Now that the Episcopalians have completed their boffo performance in Indianapolis, we can turn to another large church gathering: the Church of God General Assembly in Orlando, which will be warming up this time next week. There are many issues on the agenda, including the church’s favourite parlour game: who will move up in the Executive Committee and who will end up where–if anywhere–in all the appointments.
Behind all of this, however, is in my opinion our church’s greatest challenge in North America: properly integrating all the various people groups into the leadership of our church, which incorporates the issue of the kind of church we need to be. There is the politically correct version of why we should do this, but what I am about to say is not politically correct, but the product of my study of the Scriptures and years of experience both in the business world and in the church.
It’s axiomatic in business (and politics for that matter) that if you have “markets” which have an affinity for the product or service you offer, you cultivate the “markets” and the people therein. If we look at the patterns of church growth in general and Pentecostal churches in particular, we see that non-white groups, be they Hispanic, black (and that in itself is a very diverse group), Asian or what not, have joined our ranks in great numbers and with great enthusiasm. My experience in the church tells me that they tend to be more denominationally loyal than their Scots-Irish counterparts. (In many ways, the “tithe on tithe” controversy is a Scots-Irish volte-face par excellence.) That being the case, it makes sense that we should do what we can to cultivate this kind of growth, and that in the long run means bringing these people into positions of leadership in the church. That’s underscored if you look at the Church of God on a truly international basis.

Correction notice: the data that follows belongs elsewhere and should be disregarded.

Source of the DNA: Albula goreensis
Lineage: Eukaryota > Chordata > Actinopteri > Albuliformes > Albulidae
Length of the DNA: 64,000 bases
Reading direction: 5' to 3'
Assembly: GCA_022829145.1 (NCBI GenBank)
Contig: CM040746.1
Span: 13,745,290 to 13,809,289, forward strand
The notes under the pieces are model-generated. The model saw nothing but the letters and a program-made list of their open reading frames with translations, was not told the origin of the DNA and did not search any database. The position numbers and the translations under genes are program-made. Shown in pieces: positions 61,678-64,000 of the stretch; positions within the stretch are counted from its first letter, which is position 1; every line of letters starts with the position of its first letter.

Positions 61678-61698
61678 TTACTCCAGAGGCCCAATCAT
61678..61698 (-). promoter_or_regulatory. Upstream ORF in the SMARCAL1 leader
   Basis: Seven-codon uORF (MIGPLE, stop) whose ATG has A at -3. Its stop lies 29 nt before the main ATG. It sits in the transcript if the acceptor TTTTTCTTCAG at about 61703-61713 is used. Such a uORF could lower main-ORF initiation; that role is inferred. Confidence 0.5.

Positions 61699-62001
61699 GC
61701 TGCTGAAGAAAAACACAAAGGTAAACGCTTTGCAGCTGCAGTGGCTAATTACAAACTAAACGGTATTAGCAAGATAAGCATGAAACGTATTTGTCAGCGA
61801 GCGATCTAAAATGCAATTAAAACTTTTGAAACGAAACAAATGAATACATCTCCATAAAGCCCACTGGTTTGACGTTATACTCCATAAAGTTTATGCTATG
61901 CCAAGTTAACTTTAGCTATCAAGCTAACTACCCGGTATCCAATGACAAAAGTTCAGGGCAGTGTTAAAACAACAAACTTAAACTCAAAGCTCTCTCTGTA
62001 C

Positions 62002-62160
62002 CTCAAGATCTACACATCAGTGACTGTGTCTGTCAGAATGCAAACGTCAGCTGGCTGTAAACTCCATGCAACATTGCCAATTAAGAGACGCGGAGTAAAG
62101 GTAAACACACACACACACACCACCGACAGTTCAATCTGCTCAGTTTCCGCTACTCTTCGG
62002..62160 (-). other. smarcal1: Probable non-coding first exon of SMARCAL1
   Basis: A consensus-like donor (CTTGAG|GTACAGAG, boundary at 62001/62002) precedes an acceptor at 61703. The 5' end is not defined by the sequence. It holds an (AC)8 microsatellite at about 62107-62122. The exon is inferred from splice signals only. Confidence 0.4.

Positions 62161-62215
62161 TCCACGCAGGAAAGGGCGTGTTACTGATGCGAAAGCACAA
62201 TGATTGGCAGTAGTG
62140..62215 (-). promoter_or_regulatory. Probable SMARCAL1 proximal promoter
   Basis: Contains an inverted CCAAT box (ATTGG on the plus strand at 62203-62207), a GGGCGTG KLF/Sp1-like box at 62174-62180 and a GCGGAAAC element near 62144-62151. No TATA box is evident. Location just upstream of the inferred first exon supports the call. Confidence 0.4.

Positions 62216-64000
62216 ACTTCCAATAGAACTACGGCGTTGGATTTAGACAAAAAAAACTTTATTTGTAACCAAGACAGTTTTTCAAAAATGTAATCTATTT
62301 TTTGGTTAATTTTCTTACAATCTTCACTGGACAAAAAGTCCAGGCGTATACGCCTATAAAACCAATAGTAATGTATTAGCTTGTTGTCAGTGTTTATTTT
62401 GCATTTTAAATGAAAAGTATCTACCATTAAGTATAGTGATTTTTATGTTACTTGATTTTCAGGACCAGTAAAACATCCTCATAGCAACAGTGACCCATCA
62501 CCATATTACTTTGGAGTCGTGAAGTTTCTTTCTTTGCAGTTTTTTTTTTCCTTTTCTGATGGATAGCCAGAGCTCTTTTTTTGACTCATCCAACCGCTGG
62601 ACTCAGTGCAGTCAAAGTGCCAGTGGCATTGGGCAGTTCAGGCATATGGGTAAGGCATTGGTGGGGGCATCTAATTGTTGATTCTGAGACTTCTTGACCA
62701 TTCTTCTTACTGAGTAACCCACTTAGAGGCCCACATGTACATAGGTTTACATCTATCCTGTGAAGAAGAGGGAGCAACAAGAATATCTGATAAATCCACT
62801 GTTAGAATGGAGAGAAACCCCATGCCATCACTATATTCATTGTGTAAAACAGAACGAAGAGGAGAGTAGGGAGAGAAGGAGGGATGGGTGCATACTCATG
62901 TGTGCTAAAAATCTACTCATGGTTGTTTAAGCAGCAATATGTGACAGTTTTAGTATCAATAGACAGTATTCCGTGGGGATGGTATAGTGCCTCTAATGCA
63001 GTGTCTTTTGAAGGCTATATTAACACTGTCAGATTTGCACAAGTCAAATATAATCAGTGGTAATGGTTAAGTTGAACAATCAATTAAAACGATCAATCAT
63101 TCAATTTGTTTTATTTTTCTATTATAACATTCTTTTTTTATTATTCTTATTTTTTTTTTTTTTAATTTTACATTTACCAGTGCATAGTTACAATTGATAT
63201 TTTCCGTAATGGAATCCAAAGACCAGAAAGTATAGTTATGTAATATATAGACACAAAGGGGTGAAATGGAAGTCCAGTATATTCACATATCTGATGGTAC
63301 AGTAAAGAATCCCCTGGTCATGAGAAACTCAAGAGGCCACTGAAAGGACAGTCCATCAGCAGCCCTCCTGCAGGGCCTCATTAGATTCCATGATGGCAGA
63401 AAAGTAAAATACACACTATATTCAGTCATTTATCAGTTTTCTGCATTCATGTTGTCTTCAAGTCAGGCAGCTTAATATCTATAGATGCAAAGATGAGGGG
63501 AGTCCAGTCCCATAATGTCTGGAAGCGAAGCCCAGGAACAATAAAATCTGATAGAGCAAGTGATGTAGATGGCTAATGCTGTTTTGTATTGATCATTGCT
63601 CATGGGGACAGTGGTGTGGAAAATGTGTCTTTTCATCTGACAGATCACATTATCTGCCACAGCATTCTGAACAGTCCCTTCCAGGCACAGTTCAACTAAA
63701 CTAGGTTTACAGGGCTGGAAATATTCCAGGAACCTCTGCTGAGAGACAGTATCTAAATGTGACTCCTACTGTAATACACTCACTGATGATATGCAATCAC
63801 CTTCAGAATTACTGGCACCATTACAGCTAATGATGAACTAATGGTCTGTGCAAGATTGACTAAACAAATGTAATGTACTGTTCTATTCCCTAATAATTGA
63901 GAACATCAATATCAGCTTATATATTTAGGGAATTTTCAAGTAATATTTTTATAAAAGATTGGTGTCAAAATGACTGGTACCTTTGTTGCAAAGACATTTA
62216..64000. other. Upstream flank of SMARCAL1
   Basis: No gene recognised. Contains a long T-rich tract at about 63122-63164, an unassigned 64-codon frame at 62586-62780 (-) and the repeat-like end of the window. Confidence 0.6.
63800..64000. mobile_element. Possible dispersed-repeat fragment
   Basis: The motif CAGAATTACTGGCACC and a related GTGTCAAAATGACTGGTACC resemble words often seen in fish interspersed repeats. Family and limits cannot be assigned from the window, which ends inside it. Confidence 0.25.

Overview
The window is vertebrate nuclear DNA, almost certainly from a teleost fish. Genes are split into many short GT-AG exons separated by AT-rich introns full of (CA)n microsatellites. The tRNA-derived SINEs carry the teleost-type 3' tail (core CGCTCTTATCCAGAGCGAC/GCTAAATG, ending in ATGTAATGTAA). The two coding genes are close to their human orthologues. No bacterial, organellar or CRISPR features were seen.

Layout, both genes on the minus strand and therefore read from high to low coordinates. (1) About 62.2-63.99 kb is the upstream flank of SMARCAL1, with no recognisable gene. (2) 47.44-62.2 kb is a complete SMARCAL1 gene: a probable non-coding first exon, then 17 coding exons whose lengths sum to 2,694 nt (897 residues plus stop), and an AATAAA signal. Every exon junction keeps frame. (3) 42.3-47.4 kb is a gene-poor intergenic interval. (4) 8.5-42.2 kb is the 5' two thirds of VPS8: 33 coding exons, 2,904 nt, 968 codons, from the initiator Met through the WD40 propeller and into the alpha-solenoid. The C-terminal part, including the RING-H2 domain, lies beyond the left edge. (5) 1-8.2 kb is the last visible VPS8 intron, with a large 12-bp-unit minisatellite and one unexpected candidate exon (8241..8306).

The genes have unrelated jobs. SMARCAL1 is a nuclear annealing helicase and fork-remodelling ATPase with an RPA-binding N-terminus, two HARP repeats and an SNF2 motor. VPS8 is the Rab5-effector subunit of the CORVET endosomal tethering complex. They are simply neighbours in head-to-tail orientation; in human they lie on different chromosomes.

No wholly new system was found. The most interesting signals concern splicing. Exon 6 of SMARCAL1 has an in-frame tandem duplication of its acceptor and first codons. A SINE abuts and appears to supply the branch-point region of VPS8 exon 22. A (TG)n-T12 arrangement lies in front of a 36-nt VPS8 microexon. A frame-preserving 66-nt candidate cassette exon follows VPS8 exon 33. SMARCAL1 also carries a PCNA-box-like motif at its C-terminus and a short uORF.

That isn’t happening, and the reduction in funding for the states/regions and the International Office is only serving as a vehicle to cut their representation further. I believe that our non-white people groups are getting an especially short end of the deal in the process, which is one reason I felt it was time for me to leave two years ago.
One thing that is driving this–beyond the desire of appointments and patronage, which is drive enough–is that the Scots-Irish in general, in and out of the Church of God, have adopted a siege mentality during the reign of the current Occupant of 1600 Pennsylvania Avenue. From a political standpoint, that’s dangerous. The last time that happened, we had the War Between the States, the bloodiest conflict our continent has seen. From an ecclesiastical standpoint, it has the potential of setting our church back at a time when Evangelical Christianity is under enough attack as it is. The survival of meaningful Christianity of any kind in this country depends upon our ability to attract non-white people.
But will we stand in the way? Christian history is, in many ways, a relay race. One group predominates and then gives way to another. There’s no question that the missional accomplishments of Europeans and their cousins on this continent are considerable. But the time has come to pass the baton to those to whom we have ministered in the past but now have come to fullness in their own right. Will we pass it or will we drop it?
It really isn’t our church; it’s God’s church. How we respond is our choice, but don’t be surprised if God finds someone else to carry forth the work he has sent us to do.